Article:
Pakistan’s religions

img_pakistanPakistan was a country carved out of the British Indian Empire in 1947 as a homeland for the Muslims of India. In 1956 a new Constitution declared Pakistan to be an “Islamic Republic”.

While the Constitution declares Islam to be the State religion, it also states that “adequate provision shall be made for the minorities freely to profess and practise their religions and develop their cultures.”

Pakistan’s founding ideal was to be a land where people of all religions and races were equal. Mohammad Ali Jinnah, Pakistan’s founding Father, famously said: “The minorities in Pakistan will be the citizens of Pakistan and enjoy all the rights, privileges and obligations of citizenship without any distinction of caste, creed or sect.”

  • 96% of Pakistan’s 220 million people are Muslim
  • About 5 million are Christian, 3 million Hindu and about 20,000 Sikh
  • Pakistan’s 4 million Ahmadiyyas (a sect of Islam, treated as non-Muslims in Pakistan) are relatively well educated and wealthy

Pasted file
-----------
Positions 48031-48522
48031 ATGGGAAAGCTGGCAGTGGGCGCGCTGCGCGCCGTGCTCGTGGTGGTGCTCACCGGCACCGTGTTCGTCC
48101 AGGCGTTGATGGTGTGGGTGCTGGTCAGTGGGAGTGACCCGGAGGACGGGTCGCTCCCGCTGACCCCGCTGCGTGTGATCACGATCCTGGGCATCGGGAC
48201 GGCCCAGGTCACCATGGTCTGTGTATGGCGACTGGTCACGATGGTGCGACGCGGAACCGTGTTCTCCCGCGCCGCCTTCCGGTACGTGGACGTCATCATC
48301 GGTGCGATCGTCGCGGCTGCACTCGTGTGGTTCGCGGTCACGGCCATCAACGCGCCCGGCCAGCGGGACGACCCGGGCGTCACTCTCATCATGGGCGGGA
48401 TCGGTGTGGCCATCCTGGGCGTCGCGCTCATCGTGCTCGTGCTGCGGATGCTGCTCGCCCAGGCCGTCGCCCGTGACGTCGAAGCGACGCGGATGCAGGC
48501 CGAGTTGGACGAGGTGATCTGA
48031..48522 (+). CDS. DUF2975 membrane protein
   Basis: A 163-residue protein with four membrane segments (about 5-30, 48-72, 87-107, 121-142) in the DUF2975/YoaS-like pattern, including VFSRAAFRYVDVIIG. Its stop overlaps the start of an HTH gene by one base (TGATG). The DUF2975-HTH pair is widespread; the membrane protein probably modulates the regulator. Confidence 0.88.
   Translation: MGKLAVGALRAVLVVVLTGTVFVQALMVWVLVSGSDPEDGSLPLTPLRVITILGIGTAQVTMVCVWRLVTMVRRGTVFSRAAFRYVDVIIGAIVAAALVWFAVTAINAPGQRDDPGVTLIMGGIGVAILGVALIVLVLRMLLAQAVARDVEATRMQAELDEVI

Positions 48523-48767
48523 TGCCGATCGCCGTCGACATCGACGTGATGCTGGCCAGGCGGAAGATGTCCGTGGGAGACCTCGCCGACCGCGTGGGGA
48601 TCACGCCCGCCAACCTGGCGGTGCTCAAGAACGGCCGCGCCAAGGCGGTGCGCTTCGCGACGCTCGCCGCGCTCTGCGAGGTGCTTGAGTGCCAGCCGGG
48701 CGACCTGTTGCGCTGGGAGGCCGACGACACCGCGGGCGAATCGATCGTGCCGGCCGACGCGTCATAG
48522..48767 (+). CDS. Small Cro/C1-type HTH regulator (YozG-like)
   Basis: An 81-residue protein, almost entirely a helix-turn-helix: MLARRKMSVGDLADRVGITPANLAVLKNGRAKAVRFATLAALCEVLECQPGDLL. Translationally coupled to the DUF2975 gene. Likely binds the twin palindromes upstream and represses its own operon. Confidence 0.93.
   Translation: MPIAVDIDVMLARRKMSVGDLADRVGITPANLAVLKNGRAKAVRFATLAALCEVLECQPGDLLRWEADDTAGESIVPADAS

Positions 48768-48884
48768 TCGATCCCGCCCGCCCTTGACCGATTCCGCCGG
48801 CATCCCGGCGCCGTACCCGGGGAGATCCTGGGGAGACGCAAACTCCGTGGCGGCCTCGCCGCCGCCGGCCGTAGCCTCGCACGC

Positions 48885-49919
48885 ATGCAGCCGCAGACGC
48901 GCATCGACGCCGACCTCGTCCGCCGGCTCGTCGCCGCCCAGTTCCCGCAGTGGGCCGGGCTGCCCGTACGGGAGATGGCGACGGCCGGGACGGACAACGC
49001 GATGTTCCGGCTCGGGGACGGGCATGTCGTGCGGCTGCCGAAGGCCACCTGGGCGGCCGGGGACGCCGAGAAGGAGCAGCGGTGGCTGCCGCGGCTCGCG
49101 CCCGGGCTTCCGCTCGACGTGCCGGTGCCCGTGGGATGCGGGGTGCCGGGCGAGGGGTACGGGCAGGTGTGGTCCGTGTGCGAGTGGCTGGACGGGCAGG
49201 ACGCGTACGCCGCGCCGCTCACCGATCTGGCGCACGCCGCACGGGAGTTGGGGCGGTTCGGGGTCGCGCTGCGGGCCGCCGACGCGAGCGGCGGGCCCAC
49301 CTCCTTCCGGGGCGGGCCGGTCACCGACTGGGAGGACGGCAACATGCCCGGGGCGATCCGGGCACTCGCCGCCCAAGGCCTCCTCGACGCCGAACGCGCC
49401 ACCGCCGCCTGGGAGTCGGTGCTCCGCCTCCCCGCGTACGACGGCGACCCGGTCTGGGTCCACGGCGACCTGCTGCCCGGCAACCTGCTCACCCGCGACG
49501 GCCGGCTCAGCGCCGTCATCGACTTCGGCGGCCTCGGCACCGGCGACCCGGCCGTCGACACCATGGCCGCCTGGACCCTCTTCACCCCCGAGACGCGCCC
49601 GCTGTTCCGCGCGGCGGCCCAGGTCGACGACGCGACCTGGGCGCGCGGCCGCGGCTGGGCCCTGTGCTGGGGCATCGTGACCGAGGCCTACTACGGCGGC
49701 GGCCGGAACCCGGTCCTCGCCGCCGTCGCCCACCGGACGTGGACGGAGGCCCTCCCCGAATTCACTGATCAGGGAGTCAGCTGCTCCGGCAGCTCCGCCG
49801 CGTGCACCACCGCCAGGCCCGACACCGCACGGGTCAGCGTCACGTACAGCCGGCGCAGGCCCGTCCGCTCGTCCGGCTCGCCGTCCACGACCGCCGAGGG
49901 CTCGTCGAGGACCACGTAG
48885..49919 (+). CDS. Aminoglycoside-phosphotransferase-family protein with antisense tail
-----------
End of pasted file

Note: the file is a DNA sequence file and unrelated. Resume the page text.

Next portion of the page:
• The minorities, although granted almost equal rights under the law, in practice are treated as second-class citizens, with few social opportunities
  • Christian and Hindu minorities have little access to education and are among the poorest and most neglected members of society

The Christian minority

Image of Pakistani childrenApproximately 5 million Christians live amongst Pakistan’s 220 million Muslims. Most of them are the descendants of Punjabi Hindus who converted more than 100 years ago.

Their ancestors were from the lower Hindu castes — the descendants of the original peoples of the ancient Indus valley civilization. They are the true heirs of their Punjabi homeland!

Today Christians are a minority — having almost equal rights in Pakistan’s Constitution, but often forced to work as sweepers, servants of the rich and labourers. Because of their minority status and their poverty, 90% of the Christians are illiterate and have no realistic access to either education or justice.

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